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How real is your imagination?:
In front of you, resting atop the ornate plate is a gingerbread house baked to a crispy perfection. Sweet vanilla icing covers its roof like snow from a winter's day, with M&Ms dotting its surface. Along its shortbread driveway are candy canes; if you close your window shades and turn the lights off, they glow brightly in the dark. That's not all which does, however. You see the house's lights lit up orange within, and when you bend over to have a peek — oh my, the gummy bears are snoozing on the couch by the lit fireplace! They have their Christmas tree set about, it seems they're waiting for Santa Claus to drop by and drink their milk and cookies. What would you do? You pour some of your milk down their chimney and give them a big surprise! "Mwahahaha!!" your evil laughter bellows.Random surrealness aside, how vividly do you tend to imagine a scene when you read? Can you see a person's face emote and express when they say anything? Do you hear the cafe chatter in the background? And when they hold hands, do you feel your heart blush? I wish to know how much do you involve yourself when reading, as a survey. I'm thinking of dabbling in some poetry, and I wonder how words can deeply affect.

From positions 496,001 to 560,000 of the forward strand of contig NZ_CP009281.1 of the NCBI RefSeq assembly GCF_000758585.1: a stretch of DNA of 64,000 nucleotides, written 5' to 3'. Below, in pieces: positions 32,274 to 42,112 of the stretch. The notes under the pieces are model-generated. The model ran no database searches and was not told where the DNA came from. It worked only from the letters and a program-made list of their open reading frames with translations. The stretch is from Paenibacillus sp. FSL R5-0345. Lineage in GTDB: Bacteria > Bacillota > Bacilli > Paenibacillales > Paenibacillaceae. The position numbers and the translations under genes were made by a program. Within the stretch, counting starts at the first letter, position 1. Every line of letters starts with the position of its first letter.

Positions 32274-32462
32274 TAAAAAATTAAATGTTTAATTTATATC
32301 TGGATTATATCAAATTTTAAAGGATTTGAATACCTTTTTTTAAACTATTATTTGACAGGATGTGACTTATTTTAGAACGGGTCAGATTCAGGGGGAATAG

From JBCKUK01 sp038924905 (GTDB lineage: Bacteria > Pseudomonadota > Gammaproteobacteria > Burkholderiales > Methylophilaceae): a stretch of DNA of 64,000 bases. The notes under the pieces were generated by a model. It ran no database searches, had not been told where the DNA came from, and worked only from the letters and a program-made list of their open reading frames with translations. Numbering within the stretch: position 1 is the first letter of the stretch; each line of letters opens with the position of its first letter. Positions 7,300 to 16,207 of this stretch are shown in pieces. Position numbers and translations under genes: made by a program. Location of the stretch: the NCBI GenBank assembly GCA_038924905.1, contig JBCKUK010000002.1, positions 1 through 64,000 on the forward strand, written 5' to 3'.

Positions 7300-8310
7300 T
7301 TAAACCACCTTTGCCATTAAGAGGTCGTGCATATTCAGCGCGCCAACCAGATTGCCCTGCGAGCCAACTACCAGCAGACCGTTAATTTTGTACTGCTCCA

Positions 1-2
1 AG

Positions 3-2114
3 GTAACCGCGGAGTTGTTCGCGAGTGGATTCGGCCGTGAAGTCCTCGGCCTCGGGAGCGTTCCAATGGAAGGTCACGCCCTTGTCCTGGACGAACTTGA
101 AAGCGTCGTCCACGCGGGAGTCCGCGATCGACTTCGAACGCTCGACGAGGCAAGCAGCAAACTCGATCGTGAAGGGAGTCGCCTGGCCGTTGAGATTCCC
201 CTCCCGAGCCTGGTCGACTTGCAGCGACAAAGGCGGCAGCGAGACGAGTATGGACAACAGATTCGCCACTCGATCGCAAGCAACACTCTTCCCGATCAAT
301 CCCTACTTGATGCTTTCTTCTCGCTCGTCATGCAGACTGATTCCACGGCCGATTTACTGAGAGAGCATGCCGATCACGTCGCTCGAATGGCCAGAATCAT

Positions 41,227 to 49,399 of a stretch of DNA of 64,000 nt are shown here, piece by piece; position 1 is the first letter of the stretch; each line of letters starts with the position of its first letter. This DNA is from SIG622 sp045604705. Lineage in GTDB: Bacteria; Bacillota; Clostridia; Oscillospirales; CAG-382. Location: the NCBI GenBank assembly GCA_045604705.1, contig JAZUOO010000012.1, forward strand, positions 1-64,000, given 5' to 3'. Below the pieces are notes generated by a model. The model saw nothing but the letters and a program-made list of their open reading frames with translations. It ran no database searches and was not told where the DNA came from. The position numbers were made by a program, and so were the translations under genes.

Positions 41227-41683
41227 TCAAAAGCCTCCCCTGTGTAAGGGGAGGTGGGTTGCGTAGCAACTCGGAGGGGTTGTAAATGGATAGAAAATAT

edited 25th May '11 10:16:59 PM by QQQQQ
Street Writing ManI tend to hear the characters speak when they're engaging in dialogue, and picture what they look like...sometimes, if the prose is visceral enough, I'll get a little movie playing in my head.
If I were to write some of the strange things that come under my eyes they would not be believed. ~Cora M. Strayer~
Fuzzy Orange DoomsayerI visualize very, very little. This shows in my writing—I tend to give my stories a fable-like quality with almost no description.